Dr Julian Lewis: On a point of order, Mr Speaker. I am sure that hon. Members on both sides of the House appreciated the almost unprecedented opportunity you gave them yesterday to interrogate a senior Cabinet Minister, the Chancellor of the Exchequer, at considerable length. May I ask whether that innovation is a practice that is likely to recur with any regularity?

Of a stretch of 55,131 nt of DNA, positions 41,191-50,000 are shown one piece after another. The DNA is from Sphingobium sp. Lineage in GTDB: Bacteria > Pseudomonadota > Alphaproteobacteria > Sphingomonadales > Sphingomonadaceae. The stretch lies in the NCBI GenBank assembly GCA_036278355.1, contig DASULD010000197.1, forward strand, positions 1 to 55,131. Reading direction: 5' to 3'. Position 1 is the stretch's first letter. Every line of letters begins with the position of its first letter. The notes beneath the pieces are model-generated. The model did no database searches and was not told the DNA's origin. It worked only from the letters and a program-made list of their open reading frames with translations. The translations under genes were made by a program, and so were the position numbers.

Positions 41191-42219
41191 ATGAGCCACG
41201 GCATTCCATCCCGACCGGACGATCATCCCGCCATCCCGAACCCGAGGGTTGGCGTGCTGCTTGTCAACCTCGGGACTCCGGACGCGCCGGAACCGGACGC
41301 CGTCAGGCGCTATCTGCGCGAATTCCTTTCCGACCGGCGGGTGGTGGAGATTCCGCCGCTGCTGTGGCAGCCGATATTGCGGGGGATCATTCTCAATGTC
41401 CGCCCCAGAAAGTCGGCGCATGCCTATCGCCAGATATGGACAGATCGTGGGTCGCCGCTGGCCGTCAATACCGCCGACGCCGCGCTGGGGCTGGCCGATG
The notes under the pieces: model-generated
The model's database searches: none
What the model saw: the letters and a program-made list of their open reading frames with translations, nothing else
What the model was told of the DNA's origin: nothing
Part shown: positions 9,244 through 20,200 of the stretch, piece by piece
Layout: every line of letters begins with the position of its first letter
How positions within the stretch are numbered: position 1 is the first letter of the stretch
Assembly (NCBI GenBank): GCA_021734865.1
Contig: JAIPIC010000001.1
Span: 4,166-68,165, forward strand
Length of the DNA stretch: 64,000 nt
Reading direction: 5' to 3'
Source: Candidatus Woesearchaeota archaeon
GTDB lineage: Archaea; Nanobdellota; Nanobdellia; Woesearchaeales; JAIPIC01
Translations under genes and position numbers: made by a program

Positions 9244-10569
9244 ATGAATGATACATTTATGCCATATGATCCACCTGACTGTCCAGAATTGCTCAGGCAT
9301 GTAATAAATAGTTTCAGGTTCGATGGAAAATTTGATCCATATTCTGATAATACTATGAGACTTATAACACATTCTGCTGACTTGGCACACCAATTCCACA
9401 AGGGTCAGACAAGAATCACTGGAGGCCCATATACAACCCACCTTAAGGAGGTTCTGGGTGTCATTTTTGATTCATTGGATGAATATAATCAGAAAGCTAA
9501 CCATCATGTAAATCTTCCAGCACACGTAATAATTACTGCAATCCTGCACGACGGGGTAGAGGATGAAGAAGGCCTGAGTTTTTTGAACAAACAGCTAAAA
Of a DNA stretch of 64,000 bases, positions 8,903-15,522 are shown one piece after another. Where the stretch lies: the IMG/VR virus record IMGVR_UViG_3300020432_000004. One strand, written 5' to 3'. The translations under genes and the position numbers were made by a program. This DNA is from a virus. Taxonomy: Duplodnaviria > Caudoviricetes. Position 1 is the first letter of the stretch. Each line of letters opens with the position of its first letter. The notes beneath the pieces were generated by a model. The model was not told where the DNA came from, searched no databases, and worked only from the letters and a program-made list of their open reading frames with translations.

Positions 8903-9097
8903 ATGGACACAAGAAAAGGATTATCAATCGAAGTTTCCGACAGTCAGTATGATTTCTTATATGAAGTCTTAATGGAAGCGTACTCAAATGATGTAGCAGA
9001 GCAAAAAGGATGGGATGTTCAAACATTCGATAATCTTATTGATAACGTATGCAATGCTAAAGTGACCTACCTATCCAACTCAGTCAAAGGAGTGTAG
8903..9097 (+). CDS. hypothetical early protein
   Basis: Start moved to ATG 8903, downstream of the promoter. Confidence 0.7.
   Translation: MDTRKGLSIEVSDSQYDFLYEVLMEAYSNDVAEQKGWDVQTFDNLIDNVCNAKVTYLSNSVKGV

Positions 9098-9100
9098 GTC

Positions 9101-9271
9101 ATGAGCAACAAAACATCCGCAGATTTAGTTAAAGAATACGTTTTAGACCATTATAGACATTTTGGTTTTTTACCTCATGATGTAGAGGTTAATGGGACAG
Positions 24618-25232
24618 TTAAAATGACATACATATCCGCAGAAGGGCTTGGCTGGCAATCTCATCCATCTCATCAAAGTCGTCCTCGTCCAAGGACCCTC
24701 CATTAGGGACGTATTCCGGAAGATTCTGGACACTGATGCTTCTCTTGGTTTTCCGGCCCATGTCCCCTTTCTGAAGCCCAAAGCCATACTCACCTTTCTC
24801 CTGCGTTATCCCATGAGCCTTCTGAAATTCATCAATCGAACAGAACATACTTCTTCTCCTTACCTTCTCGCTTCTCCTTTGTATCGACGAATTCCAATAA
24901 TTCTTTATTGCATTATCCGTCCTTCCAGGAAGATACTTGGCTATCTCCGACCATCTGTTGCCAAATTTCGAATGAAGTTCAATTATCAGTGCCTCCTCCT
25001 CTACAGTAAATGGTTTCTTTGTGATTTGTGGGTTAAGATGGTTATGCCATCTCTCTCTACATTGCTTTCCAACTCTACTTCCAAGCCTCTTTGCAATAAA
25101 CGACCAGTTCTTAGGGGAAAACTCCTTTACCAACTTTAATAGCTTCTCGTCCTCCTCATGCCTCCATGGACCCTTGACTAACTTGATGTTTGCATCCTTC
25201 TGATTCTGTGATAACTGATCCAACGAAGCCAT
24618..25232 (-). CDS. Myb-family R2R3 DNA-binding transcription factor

[Mr Speaker: I am grateful to the hon. Gentleman for his point of order. Each case is, of course, considered on its merits, but what I would say to him and to the House is twofold. First, I am always keen to ensure that as many Back-Bench Members as possible should have the opportunity to question Ministers of the Crown. Secondly, as the House will be conscious, I am insistent that statements of policy should first be made to the House of Commons, not outside it. There have been notable breaches of that established protocol and they are a source of concern. To the hon. Gentleman, I say explicitly that yesterday I was particularly keen to ensure a full airing of the issues, not least because I wished to hear whether the Chancellor of the Exchequer had anything to say in the Chamber that he had not already said in the media. I hope that that response to his point of order satisfies the hon. Gentleman's curiosity.]